A Safe and Welcoming Place
The room is cheerfully decorated and there’s the smell of fresh coffee brewing. Amanda and Glen are busy rearranging the tables in a way that will make the meeting more inviting. As people come in they greet each other with a friendly smile and warm words. Amanda smiles, knowing how important the weekly Brain Injury Drop In at Communitas Supportive Care Society is for those who come.
“It’s a safe place where people who come know that they will be welcomed and understood,” she says.
March is Brain Injury Awareness month and those who live with Acquired Brain Injury (ABI) are grateful for the opportunity to help others understand the realities with which they live. People who live with ABI have either experienced an accident that has resulted in trauma to the brain or they’ve had a stroke or a disease that has affected the brain. Unlike people who are born with a developmental disability, those who live with ABI live with a “before and after” reality, which often makes for a difficult adjustment. Feelings of depression and isolation are not uncommon. It is for this reason that the Brain Injury Drop In is so important.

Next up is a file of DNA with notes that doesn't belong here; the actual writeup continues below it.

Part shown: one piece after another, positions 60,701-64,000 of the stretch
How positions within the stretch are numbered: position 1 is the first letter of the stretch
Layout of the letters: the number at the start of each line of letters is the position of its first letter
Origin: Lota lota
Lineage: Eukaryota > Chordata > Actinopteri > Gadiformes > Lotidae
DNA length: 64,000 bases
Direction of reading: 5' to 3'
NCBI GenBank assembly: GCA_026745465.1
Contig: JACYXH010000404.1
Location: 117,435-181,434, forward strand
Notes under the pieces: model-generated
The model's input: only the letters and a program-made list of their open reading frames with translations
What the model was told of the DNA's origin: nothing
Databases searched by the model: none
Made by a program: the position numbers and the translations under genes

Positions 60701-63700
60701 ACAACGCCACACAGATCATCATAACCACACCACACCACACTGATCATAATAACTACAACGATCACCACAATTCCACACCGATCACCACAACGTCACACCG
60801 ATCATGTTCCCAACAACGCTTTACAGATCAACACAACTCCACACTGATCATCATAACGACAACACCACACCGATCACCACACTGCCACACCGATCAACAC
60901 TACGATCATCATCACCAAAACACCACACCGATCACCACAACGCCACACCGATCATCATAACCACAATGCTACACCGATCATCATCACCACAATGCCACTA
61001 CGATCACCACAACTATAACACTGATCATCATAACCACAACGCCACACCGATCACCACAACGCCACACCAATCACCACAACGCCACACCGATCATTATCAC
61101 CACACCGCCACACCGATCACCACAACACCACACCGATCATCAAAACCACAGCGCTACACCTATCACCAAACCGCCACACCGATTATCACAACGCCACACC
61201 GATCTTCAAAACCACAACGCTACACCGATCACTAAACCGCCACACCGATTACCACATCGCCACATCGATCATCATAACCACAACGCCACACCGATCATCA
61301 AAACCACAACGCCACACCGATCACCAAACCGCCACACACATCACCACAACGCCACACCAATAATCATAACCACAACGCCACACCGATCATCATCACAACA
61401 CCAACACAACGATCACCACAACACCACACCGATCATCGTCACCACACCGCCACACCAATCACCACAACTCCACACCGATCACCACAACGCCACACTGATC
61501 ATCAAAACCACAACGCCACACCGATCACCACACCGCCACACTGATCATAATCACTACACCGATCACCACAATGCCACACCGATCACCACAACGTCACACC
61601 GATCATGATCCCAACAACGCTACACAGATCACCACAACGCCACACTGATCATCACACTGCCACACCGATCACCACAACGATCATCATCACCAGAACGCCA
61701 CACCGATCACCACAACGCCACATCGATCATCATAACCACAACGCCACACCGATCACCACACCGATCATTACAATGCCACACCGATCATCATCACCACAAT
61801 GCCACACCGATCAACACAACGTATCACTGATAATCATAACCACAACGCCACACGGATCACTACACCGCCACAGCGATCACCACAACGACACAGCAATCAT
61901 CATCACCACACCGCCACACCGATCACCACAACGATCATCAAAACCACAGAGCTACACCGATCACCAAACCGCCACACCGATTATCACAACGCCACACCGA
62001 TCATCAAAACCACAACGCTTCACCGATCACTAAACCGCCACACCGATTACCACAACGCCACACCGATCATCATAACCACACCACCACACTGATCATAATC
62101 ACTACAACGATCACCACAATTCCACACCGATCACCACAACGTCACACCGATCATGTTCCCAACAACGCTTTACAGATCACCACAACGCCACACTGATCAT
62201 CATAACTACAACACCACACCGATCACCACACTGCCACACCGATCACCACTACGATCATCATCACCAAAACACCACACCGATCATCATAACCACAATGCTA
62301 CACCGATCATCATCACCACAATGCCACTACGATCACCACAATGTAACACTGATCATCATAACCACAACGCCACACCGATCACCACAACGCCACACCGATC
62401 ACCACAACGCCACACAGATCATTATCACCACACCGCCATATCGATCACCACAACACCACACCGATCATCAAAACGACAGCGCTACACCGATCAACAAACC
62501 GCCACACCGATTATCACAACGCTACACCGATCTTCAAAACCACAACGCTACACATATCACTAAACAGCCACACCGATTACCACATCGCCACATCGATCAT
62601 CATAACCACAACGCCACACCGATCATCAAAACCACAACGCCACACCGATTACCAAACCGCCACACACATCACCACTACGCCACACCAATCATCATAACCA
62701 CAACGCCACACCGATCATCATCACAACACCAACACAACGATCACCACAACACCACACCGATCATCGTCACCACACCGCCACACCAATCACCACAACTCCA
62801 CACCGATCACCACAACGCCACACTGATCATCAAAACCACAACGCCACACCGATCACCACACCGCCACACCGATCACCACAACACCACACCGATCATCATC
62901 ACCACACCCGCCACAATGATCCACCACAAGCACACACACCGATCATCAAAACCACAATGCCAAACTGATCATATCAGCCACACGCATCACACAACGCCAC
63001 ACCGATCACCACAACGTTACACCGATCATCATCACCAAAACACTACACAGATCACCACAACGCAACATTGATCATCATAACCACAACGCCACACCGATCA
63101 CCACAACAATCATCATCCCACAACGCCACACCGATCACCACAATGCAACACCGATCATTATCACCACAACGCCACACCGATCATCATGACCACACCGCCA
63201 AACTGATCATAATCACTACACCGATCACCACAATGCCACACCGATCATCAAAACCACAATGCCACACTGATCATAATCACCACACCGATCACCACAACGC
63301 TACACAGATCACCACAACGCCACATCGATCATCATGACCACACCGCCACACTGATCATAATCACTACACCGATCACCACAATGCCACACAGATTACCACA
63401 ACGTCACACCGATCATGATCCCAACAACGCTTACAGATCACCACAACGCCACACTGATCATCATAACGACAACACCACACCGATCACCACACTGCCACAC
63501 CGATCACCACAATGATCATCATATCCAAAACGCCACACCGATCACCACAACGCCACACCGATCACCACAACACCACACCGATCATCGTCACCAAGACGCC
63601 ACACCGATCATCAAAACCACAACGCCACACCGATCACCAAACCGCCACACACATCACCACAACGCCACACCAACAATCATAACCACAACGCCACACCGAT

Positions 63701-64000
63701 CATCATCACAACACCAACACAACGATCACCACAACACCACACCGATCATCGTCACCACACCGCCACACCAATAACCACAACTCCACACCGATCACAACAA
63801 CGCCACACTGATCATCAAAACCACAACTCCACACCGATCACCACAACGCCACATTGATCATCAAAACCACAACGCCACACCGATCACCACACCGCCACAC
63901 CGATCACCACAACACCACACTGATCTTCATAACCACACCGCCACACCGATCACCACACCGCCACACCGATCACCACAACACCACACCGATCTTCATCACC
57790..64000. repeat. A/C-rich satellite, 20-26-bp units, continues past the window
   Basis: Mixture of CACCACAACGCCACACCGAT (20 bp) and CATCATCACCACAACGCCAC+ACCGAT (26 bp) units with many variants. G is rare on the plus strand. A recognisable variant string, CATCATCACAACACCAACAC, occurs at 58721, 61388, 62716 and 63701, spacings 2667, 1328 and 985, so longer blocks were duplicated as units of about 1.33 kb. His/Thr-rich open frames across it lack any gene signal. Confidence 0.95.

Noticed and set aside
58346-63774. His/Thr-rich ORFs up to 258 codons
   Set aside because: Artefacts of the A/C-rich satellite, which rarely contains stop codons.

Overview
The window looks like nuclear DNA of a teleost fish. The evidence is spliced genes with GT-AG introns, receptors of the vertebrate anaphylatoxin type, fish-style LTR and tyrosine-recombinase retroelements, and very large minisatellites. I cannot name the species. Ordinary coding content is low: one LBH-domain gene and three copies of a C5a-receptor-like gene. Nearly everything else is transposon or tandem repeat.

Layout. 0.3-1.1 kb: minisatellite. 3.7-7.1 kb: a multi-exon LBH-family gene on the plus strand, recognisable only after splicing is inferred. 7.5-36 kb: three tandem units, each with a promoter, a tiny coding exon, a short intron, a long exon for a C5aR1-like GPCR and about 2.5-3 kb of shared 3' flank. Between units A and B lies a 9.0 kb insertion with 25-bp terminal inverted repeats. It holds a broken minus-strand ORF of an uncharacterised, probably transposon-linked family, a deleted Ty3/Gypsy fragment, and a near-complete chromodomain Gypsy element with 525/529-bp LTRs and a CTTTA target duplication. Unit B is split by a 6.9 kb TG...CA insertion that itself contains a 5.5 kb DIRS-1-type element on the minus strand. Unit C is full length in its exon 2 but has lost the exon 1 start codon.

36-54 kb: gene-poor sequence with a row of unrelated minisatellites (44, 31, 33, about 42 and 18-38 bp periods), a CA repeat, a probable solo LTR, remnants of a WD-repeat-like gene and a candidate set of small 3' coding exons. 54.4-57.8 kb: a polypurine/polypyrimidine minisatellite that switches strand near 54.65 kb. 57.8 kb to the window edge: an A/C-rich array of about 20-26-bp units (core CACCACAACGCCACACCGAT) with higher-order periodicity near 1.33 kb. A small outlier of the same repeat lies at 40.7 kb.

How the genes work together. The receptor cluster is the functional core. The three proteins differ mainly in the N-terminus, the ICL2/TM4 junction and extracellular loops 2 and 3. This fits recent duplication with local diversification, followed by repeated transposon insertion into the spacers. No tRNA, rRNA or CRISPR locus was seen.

“Often those who come to our group have already gone through a whole process of coming to terms with what has happened or what is happening to them,” Amanda explains. “When they come here, they are seeking a community.
The purpose of the group is twofold: to create and foster community and to include a learning component. On Wednesdays, they meet for a social time that includes an evening meal. There is also often another activity planned like a movie, for example. Learning times include topics that are determined by the group. They have discussed topics like mental wellness, positive self-esteem and breaking stereotypes. People are invited to bring their spouse or another support person with them. They average about 30 people each week.
Glen, who has been part of the group for several years, says there are many people in Abbotsford who live with brain injuries but do not get the support that they need. He encourages those people to visit the Brain Injury- Drop in at Communitas.
“People who come here get a lot of support,” he says.
Sherry has also attended the group for years and her face lights up as she talks about her experience.
“I love coming here,” she says. “It makes me happy. We get a great meal and I’ve met a lot of people and made some good friends.”
Amanda is encouraged when she hears this, knowing some of the challenges that these participants have faced. Some of those who attend the Brain Injury Drop In talk about the stigma they face when they’re out in community. Amanda hopes that people in the general public will embrace those who are different or who live with the challenge of ABI.
“People with a brain injury are just like you and me. The desires of a person haven’t changed after their injury, they still want to fit in, to be loved, to be respected,” Amanda says.